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Editorial

Big pension in little Salinas

Samuel Downing got $3.9 million in supplemental retirement benefits. Is this reasonable?

April 30, 2011

Yet another local government agency in California is under fire for the seemingly outsized compensation paid to one of its employees. This time the spotlight is on the Salinas Valley Memorial Healthcare System and its recently retired chief executive, Samuel Downing. The controversy isn't Downing's $150,000 annual pension as much as the $3.9 million in supplemental retirement benefits awarded by the healthcare system's board.

Downing's employers defended the supplemental payments, saying that consultants found them to be in line with what "comparable organizations" pay. But as The Times' Sam Allen reported Wednesday, Downing's package was far more generous than those promised to administrators of several larger public hospitals.

Tales like this one illustrate the challenge that public agencies face as they try to run big, costly programs effectively, whether hospitals or universities or prisons. They have to compete with the private sector to attract and keep talented administrators, and applicants may not be willing to take a much lower salary to work for government. But many taxpayers recoil from the idea of paying top dollar for top talent, arguing instead that work in public service requires a sacrifice.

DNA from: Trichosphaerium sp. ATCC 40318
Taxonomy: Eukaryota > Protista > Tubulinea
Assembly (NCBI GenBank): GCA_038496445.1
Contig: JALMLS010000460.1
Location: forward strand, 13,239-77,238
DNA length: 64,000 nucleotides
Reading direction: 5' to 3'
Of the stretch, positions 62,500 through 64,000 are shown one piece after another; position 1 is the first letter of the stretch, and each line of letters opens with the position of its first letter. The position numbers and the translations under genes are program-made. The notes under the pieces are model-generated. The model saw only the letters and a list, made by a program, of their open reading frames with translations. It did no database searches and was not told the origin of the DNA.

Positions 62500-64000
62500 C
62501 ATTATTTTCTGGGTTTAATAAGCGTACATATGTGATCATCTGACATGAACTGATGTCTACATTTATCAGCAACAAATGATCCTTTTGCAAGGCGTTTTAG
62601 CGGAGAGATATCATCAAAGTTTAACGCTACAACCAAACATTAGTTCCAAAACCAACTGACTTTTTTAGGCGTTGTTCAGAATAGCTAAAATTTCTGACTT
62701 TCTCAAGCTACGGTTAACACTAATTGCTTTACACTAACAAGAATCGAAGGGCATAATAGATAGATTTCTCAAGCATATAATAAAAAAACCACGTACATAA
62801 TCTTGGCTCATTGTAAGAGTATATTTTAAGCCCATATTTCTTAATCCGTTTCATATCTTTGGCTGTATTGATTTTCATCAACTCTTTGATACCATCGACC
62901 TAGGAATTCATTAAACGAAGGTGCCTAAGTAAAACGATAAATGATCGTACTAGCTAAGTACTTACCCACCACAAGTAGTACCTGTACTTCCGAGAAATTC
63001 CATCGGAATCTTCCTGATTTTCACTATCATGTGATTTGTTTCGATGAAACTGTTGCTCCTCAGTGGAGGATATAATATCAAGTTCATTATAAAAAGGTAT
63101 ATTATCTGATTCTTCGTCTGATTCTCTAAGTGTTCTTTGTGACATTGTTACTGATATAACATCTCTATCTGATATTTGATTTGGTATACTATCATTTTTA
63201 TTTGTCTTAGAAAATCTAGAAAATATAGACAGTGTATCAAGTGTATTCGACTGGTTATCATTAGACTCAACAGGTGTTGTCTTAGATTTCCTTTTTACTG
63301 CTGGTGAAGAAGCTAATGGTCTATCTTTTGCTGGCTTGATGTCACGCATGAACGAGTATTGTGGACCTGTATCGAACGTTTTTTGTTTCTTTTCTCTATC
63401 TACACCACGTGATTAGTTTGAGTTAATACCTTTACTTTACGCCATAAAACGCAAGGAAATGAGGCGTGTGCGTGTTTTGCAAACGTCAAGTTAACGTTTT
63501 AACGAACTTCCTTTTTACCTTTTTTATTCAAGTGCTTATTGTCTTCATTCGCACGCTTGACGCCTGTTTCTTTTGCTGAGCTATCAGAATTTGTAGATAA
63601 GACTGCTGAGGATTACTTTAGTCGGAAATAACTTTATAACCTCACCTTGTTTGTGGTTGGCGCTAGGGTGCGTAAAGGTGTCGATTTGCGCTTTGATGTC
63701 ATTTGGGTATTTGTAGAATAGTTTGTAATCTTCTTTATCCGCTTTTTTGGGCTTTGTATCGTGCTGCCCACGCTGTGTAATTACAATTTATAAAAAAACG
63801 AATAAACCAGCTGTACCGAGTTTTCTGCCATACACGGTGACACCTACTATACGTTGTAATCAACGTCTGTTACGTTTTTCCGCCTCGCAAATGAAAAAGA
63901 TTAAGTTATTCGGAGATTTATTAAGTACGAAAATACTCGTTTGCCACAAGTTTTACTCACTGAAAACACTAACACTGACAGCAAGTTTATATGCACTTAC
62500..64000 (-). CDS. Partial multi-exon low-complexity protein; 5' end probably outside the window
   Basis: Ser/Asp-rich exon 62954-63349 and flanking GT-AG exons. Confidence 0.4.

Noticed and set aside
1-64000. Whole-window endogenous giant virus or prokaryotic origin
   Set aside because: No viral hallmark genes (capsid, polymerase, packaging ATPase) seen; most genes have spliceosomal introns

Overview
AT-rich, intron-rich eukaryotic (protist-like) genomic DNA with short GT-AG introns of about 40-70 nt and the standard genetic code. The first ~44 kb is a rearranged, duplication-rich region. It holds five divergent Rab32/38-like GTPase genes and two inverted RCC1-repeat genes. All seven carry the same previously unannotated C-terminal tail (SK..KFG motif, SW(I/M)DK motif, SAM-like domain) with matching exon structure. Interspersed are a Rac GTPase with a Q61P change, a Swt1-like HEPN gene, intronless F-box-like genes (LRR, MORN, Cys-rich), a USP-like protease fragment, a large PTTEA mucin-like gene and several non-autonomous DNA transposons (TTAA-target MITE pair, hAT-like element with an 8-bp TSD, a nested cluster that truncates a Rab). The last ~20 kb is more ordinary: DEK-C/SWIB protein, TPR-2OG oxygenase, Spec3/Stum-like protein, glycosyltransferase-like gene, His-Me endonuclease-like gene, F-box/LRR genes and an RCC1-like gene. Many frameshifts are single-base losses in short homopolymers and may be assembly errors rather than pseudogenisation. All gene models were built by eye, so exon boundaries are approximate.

Pensions in the public sector have become a particular sore point because they reward longevity, not performance, and because few private-sector employers provide them any longer to the rank and file. They're also straining some city and state budgets, leading lawmakers to press public workers — most of whom make a fraction of Downing's salary — to accept reduced benefits.

By contrast, Salinas Valley jumped through extra hoops to build Downing's retirement kitty, splitting his supplemental benefits into seven different accounts to evade the caps that the Internal Revenue Service places on tax-deferred retirement plans. Almost a quarter of those benefits were added after Downing turned 65 in 2009.

The president of the healthcare system's board said it was in the best interests of the hospital and its customers to retain Downing, who presided over a significant expansion of the system before shrinking revenue and demand forced it to contract. And as generous as Downing's retirement benefits may be, the board structured them in a way that shouldn't threaten its future finances.

Nevertheless, public agencies must balance the need to attract capable people against the rest of their funding responsibilities as well as the risk of provoking public resentment. The lengths the board went to in padding Downing's retirement even as the hospital's fortunes were declining and the state's economy was foundering upset that balance.

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